Guillermo del Toro has always been a wonderful Twitter presence, frequently sharing his unabashed love for cinema, television, and frequent collaborator Doug Jones. But after a period of silence during the coronavirus (COVID-19) pandemic quarantine, del Toro has one-upped himself with a massive Twitter thread about the many books and films he’s consuming to get him through his quarantine.
The Shape of Water director, who has taken a break from filming his upcoming Nightmare Alley, invited his fellow filmmakers and all of Twitter to share their own reading and watch lists, and was quickly answered by the likes of Darren Aronofsky, Ava DuVernay, Rian Johnson, Ari Aster, and more, culminating in maybe the best list of recommendations floating around for free on the Internet.
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Martin Scorsese is out there hyping up his latest masterpiece The Irishman, but he’s also taking time to sing the praises of other people’s films as well. During a Q&A at the New York Film Festival, Scorsese opened up about his love of Ari Aster‘s Hereditary, praising the movie’s family dynamic above its horror elements. You can watch the full 40-minute Martin Scorsese Q&A below.
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Labor Day traditionally marks the unofficial end of summer, but if you’d like to revisit writer/director Ari Aster‘s shot-in-broad-daylight horror film Midsommar, his director’s cut is still playing in a few select theaters. But if you don’t want to hoof it out to a theater to check it out, the extended director’s cut is coming to home video through an exclusive deal with Apple TV. Read More »
If you’re in the mood for even more Midsommar, you’re in luck. The Midsommar director’s cut will be opening in select theaters nationwide this weekend. This cut features new and extended scenes and brings the total runtime to 171 minutes. So break out your flower crowns, stir up some special herbal tea, and get ready to dance your ass around the maypole all over again.
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“Poppies bleed petals of sheer excess. You and I, this sweet battle ground.” – Janet Fitch, White Oleander
Whether they’re in full bloom or slowly wilting, petals delicately falling to the floor like abandoned dreams, flowers can represent an array of emotions. It is customary to give flowers to loved ones during times of celebration and remorse. Their striking beauty and distinctive aromas provide a quick comfort, while some possess noxious traits that can elicit hallucinogenic, painful, or even fatal outcomes.
Ari Aster’s sophomore feature, Midsommar, utilizes flora to enhance the film’s visual and thematic use of juxtaposition. Light and dark. Foreign and familiar. Freedom and codependency. Safe and dangerous. The presence and use of flowers are reflective of both life and death while a young woman navigates through her grief in the sun-kissed fields of Sweden. Spoilers for Midsommar ahead. Read More »
On a special edition of /Film Daily, /Film senior writer Ben Pearson is joined by managing editor Jacob Hall and writers Hoai-Tran Bui and Chris Evangelista for a spoiler-filled discussion of writer/director Ari Aster‘s new film, Midsommar. Then, you’ll hear interviews with Aster and actors Will Poulter and Jack Reynor. Read More »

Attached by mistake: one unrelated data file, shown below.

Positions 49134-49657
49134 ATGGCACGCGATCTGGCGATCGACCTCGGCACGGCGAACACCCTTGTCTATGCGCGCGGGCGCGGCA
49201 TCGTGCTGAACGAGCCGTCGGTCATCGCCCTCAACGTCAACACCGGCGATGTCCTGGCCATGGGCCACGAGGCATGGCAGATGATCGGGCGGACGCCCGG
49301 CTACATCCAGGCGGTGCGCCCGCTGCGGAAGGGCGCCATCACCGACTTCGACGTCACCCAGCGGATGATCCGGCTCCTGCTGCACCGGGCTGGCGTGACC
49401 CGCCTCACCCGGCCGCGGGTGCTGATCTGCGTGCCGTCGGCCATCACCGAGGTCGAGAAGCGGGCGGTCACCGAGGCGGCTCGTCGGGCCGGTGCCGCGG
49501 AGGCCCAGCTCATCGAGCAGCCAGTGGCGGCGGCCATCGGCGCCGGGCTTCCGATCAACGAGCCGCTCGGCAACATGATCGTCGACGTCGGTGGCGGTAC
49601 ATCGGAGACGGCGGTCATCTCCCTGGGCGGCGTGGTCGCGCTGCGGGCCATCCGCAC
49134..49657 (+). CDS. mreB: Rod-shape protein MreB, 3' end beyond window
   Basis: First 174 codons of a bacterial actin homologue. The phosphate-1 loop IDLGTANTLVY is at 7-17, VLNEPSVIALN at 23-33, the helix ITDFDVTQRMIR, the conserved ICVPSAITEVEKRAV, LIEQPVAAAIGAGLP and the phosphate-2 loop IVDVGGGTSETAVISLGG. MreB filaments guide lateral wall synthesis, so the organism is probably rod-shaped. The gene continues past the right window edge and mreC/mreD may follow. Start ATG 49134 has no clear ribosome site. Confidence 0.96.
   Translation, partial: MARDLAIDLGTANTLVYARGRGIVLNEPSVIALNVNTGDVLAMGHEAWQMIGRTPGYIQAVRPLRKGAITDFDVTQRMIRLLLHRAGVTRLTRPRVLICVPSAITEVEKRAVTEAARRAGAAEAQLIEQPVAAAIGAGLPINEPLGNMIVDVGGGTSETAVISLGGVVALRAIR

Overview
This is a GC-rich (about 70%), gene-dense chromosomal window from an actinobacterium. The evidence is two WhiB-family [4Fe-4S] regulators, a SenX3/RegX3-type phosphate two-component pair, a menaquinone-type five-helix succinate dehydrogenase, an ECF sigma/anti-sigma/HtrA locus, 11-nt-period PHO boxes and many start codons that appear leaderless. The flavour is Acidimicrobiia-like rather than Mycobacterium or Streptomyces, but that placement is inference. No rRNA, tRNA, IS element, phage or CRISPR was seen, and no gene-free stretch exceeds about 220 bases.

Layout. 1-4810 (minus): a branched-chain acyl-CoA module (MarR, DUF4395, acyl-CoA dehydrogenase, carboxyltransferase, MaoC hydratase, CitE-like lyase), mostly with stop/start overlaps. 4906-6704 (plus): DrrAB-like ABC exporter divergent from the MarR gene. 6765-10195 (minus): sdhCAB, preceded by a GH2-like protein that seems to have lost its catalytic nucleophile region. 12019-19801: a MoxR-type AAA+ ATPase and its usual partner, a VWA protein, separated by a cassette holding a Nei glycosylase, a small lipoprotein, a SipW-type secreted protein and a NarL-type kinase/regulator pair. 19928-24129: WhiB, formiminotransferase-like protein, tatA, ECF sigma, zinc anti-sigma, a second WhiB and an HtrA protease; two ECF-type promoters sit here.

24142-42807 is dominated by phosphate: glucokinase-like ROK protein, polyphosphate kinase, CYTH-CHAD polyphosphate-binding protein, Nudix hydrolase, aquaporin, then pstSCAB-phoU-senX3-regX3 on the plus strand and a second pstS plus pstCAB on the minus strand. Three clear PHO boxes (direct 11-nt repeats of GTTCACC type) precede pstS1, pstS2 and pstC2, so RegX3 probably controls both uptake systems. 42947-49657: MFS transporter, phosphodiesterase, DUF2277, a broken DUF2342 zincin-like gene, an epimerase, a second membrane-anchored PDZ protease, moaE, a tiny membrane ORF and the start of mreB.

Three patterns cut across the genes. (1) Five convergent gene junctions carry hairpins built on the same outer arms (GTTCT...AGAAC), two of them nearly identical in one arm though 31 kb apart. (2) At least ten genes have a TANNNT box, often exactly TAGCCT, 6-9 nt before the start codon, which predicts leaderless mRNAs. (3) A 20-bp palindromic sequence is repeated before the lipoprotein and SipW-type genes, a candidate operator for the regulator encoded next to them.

Ari Aster left the world spinning with the gut-punch ending of his breakout debut feature Hereditary last year, and without spoiling anything (yet), the filmmaker certainly leaves audiences with lots to talk about with the ending of his new movie Midsommar. I’ve already published most of my conversation with Aster about the movie (including his teasing of a director’s cut), but we were asked to hold any truly spoilery parts of the discussion back until audiences had a chance to experience this movie for themselves.
Now that Midsommar is playing in theaters, let’s continue our chat with Ari Aster.
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Ari Aster burst onto the scene last year with Hereditary, a dread-drenched horror film about the trauma and complications of family that was voted one of /Film’s best movies of 2018. His follow-up, the folk horror fever dream Midsommar, is a totally different type of movie – one which obliterates the notion that Aster is a one-hit wonder and instead confirms him as one of the most exciting and daring filmmakers working in horror today.
Last week, I sat down with Aster during the film’s press junket and we talked about audience expectations, building the Swedish community from scratch on location, the “negotiation” of post-production, if we’ll ever see his preferred director’s cut, and more. Read More »
Cool Posts From Around the Web:
Today is the summer solstice, so make sure you enjoy the most daylight we’ll get all year by partaking in a lot of activities. And if you need any ideas for how to start things off on, the upcoming horror release Midsommar has more than a few ideas, especially if you happen to be spending some time with a cult that slowly reveals itself to be more weird and sinister as time goes on. It’s summer vacation! Watch the new Midsommar trailer to see all the fun you can have! Read More »
After filling audiences with dread with Hereditary, director Ari Aster has decided to make…a comedy? Aster’s latest, the folk-horror extravaganza Midsommar, is unquestionably a scary movie. And yet, it’s also surprisingly hilarious. For 2 hours and 20 minutes, Aster takes audiences on a journey through a shockingly crowd-pleasing story that blends both laugh-out-loud humor and mind-blowing weirdness. The end result is one of the year’s best films.
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